Treibheanna Éireannacha
Teipeanna 7 Buanna
Failures & Successes
Specializing in Seanchas  - the Ancient Genealogy, History, and Brehon Law of  Gaelic Ireland
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Seanchas - Much More Than a Genealogy

Ní féidir Seanchas ársa a athfháil do gach sloinne.  Mar shampla, theip orm le déanaí Seanchas a
shainaithint dóibh siúd thíos.  Ach is féidir Seanchas ársa a athfháil do chuid shuntasach na nGael,
b'fhéidir timpeall 50%.  Féach ar
Cad Atá Riachtanach.

It is not possible to recover the ancient Seanchas of every family.  For example, I recently failed to identify
Seanchas for those noted below.  But it is possible to recover the ancient Seanchas for a sizable portion
of the Gaeil, perhaps about 50%.  See
What's Necessary.

FAILURES

REASON FOR FAILURE
 
SUCCESSES
Cunningham of Donegal
Cunningham is used as an anglicization for too many Irish families in
this area.
  the clann of hereditary martial artists
who specialized in the
tuadh fhada and
the
claimheamh mór who are known in
English as Sweeney
Quinn / Ó Cuinn
There are several unrelated Quinn families.  A location is needed to go
forward and determine whether accurate Seanchas can be identified.
  Crowley of Co. Cork
Gilday / Mac Giolla Dhé
The location and migration of this family are easily identified, but not
their ancient Seanchas.
  the royal dynasty of Hoy / Ó hEochaidh
of Co. Down
Scott
Scott means an individual from Scotland.  It typically obscures the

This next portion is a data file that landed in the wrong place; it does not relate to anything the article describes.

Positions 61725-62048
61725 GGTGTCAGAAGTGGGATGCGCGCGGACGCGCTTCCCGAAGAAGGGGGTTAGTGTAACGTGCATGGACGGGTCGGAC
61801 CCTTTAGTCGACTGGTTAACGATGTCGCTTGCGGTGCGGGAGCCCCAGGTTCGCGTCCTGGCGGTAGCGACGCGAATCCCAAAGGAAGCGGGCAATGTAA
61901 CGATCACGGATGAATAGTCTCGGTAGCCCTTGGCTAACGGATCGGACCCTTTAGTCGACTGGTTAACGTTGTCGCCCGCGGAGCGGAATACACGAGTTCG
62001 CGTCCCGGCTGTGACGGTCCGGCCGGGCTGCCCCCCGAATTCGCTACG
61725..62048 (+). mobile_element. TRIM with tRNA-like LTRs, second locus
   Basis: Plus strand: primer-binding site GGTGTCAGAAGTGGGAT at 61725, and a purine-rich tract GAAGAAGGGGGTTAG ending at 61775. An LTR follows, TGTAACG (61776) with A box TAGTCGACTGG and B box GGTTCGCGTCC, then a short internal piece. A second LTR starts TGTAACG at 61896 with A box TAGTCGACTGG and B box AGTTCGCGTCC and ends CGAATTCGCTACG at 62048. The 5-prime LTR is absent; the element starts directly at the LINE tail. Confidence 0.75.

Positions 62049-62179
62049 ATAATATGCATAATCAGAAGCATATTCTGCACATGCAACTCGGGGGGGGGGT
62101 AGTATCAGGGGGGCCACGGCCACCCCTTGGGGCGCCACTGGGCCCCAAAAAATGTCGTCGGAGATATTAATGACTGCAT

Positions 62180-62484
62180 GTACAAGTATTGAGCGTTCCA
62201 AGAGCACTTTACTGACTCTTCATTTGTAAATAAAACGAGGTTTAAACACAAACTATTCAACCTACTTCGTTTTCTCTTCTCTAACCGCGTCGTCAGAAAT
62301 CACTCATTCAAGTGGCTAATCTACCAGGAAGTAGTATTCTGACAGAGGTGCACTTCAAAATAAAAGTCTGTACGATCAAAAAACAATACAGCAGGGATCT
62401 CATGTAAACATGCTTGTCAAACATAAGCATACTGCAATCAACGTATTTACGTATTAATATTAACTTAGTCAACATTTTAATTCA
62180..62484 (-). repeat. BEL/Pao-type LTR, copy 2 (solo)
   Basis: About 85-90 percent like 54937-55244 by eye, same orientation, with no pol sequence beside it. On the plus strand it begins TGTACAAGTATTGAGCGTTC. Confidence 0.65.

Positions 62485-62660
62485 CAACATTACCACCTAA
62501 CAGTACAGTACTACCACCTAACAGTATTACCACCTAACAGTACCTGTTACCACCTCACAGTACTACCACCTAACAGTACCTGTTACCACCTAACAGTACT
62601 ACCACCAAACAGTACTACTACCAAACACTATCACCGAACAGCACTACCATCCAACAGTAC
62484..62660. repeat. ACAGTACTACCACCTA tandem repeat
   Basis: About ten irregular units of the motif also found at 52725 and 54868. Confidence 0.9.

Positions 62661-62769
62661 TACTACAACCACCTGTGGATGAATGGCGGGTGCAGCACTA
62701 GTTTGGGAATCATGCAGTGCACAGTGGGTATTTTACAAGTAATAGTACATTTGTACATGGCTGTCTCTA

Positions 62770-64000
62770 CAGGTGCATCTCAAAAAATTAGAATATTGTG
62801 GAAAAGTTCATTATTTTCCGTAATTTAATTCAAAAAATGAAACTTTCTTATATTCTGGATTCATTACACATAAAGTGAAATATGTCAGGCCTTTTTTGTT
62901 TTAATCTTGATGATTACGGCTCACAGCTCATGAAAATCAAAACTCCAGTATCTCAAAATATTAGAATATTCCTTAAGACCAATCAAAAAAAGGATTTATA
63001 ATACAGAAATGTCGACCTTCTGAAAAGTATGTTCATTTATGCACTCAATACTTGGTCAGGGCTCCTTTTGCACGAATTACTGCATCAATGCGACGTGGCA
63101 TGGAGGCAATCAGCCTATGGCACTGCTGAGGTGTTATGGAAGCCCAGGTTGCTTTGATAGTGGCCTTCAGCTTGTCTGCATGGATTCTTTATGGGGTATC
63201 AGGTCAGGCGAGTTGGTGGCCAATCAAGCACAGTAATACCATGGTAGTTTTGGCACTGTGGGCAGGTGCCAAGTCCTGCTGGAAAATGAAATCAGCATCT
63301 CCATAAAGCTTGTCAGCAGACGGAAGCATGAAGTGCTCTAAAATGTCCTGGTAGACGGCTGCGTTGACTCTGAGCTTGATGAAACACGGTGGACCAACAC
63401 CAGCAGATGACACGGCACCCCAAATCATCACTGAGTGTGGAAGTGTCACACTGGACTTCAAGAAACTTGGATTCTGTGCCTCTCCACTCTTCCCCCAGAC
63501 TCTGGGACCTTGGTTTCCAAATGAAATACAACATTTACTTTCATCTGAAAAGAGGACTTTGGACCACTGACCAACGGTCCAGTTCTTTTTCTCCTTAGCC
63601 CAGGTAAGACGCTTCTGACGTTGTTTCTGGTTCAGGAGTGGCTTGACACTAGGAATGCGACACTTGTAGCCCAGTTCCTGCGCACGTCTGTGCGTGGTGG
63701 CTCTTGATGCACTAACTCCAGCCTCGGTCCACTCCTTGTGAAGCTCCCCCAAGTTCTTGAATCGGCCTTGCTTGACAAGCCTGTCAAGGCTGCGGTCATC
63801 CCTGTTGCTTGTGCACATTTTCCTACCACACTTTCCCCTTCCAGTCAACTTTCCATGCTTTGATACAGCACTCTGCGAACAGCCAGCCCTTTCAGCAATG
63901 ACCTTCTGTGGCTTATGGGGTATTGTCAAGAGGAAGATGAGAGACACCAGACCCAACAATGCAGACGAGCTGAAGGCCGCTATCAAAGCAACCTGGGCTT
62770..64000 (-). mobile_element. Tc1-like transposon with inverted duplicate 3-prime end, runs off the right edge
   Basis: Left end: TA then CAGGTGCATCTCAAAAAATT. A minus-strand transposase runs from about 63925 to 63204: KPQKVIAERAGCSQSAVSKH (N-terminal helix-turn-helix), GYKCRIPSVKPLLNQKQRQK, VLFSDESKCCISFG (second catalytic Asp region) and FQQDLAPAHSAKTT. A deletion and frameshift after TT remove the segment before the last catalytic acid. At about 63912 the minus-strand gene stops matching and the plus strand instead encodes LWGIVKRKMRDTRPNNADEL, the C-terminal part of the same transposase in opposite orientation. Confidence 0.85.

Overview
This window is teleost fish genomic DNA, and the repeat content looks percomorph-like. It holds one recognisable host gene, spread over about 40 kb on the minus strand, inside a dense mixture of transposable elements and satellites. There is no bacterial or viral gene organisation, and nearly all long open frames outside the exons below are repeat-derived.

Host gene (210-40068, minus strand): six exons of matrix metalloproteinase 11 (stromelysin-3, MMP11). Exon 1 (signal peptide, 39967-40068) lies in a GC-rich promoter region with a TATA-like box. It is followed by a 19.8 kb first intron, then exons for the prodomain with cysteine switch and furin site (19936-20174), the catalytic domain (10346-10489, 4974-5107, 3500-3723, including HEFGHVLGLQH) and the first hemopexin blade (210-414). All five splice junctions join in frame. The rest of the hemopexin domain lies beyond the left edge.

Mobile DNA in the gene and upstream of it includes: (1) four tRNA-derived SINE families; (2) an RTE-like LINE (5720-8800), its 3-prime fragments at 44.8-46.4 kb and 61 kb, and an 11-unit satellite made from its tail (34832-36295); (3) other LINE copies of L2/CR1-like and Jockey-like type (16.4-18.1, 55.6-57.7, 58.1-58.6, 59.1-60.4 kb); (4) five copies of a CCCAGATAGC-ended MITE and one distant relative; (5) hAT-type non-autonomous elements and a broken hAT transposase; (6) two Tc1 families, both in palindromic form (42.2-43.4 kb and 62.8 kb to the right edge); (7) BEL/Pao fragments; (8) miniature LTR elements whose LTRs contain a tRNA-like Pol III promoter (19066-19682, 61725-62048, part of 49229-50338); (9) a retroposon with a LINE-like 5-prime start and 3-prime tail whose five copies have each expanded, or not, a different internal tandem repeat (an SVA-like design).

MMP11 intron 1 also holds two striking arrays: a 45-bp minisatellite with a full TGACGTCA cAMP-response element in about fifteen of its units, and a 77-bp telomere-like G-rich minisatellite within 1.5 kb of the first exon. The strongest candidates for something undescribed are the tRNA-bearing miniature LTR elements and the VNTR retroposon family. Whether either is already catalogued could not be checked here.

original surname, and therefore its Seanchas.
  Boyle of Co. Donegal
Gooley of Co. Tipperary
Too many Irish Gaelic names in the Tipperary area are anglicized
using this name.
  the hereditary learned family of Cassidy
Keeley / Ó Cadhla of Co.
Waterford
Although noted in ancient Seanchas, the origin of this sloinne is
unclear.
  Connell of Co. Kerry
Kelly / Ó Ceallaigh of Monaghan
The Kellys of Monaghan might descend from separate, unrelated
families of Ó Ceallaigh originally seated in Louth, Leitrim, or even what
is now Co. Dublin.  The last were dispersed throughout Ireland after
the 13th century.
  McCaffrey of Co. Fermanagh
Mark of Co. Antrim
Mark is a cover-name for two separate Irish Gaelic families in Co.
Antrim plus one planter family, probably of Scottish origin.
  Crowley of Co.  Cork
McCann of Meath / Westmeath
There are 3 separate, unrelated Irish families who use McCann as the
anglicized form of their name in this area.
  Dampsy of Offaly / Laois
Moloney of Co. Kerry
More than one Irish family uses Moloney as the anglicized form of their
name in Co. Kerry.
  the hereditary learned family of Flood of
Co. Longford
Tarrant / Ó Toráin of Co. Cork       
 
The Seanchas for this sloinne no longer exists.
  Geary of Co. Limerick
Tarsnane / Ó Tasnáin of Co.
Clare
The Seanchas for this sloinne no longer exists.
  Gilfoil
Dinan / Ó Daghnáin of Co. Clare
 
The Seanchas for this sloinne no longer exists.
  the hereditary learned family of
Shiels/Sheels/Shields
Hartneady / ÓhAirtnéada of Co.
Clare
The Seanchas for this sloinne no longer exists.
  Lan(n)an of Co. Roscommon
McMenomy / Mac Meanman of
Co. Donegal
The Seanchas for this sloinne no longer exists.
  Monnelly / Munnelly of Co. Mayo
Charles of Co. Donegal                 
 
Charles is a cover-name for more than one Irish Gaelic family in this
area.
  McAfee of Co. Antrim
Cox of Co. Fermanagh                   
 
This is a cover-name for at least 1 Irish Gaelic family, plus the name of
2 separate planter families in this area.
  Wise of Co. Waterford
Ó hAileagáin / Halligan of Co.
Longford                    
The Seanchas for this sloinne no longer exists.
   
McClarity             
This appears to be a phantom surname, an anglicization developed
outside of Ireland which obscures the original surname.